Diabetes & COVID-19

Last updated: March 27

Based on what we know so far about COVID-19, people with diabetes and other health concerns have increased risk of more severe illness after contracting the virus than the general population. Your physician can review your medical record to give you a greater understanding of your personal risk.

Here are answers to some common questions related to diabetes and COVID-19. Please note that these answers are subject to change as we receive more information about COVID-19. If you have additional questions not answered here, call your physician or the Northwestern Medicine COVID-19 hotline at 312.47.COVID (312.472.6843).

Frequently Asked Questions

People who have diabetes do not appear to be more likely to contract COVID-19. However, they are more likely to have serious complications from COVID-19.

A person who has well-managed diabetes is expected to have an outcome that is similar to the general population. If a person has fluctuating blood glucose levels or has had an elevated blood glucose level for a long time, they are at a higher risk for heart disease and other complications that weaken the ability to fight an infection like COVID-19.

A COVID-19 infection increases inflammation in the body, which is a normal response to conquer infection. If a person has poorly controlled diabetes, they could experience a weakened immune response and more severe complications from COVID-19. People with Type 1 diabetes are also at higher risk of diabetic ketoacidosis during COVID-19 infection because the virus can make it more difficult to stay hydrated and manage electrolyte levels.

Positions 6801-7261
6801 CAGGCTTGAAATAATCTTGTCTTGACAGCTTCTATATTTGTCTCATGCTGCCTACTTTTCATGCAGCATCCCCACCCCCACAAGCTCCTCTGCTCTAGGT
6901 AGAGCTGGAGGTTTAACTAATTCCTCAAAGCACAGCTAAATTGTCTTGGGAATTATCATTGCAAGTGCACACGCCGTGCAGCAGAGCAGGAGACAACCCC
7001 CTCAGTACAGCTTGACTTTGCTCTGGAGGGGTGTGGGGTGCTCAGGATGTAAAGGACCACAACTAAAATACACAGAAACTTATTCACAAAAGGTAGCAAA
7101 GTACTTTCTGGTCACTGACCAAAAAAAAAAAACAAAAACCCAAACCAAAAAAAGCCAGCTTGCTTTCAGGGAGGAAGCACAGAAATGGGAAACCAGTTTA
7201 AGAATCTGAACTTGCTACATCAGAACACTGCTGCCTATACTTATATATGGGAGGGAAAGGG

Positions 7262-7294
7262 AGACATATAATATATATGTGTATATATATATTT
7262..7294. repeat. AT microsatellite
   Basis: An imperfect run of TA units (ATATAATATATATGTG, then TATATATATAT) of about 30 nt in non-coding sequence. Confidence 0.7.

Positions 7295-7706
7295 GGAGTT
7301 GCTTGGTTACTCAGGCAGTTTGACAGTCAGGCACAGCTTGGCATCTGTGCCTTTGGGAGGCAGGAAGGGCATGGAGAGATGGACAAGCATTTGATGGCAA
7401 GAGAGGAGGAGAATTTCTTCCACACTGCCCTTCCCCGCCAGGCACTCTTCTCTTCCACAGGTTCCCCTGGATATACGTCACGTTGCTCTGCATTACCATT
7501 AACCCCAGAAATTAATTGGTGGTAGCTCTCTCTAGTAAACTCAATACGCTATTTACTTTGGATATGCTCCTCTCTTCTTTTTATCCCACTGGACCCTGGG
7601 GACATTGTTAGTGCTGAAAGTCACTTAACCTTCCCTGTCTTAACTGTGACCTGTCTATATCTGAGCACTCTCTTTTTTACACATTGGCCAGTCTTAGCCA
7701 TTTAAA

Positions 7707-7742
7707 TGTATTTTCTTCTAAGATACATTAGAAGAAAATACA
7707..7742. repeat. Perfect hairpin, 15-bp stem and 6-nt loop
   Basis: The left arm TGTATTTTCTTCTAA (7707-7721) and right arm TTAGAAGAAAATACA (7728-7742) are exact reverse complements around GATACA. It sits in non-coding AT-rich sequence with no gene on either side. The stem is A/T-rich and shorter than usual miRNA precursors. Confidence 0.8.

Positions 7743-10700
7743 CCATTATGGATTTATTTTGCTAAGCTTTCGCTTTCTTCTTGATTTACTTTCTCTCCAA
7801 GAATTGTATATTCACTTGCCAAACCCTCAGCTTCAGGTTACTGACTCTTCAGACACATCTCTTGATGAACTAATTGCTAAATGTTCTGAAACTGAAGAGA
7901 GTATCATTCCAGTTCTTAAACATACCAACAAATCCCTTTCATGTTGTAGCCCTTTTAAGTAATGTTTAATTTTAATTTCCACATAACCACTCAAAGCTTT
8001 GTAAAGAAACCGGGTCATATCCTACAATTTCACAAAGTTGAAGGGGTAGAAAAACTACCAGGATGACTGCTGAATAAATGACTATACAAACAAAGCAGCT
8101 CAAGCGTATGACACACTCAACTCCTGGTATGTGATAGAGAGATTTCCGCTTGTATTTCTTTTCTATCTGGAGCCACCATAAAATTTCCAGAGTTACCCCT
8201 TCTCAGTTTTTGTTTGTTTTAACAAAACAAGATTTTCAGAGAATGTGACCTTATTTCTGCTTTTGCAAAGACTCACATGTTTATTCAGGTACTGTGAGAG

It is always important for people with diabetes to manage their blood sugar levels. Keep at least a 2-week supply of your medications and contact your physician if you need refills.

People with diabetes should adhere to the recommendations released by the Centers for Disease Control and Prevention, prioritizing physical distancing and hand hygiene. You should also exercise, eat well, reduce stress and get plenty of sleep.

If you have COVID-19 symptoms, such as a fever, cough, sore throat or shortness of breath, call your physician for guidance.

If you have been exposed to someone who received a COVID-19 diagnosis, you should self-isolate for 14 days and monitor for symptoms of the virus. If you begin to experience symptoms, call your physician.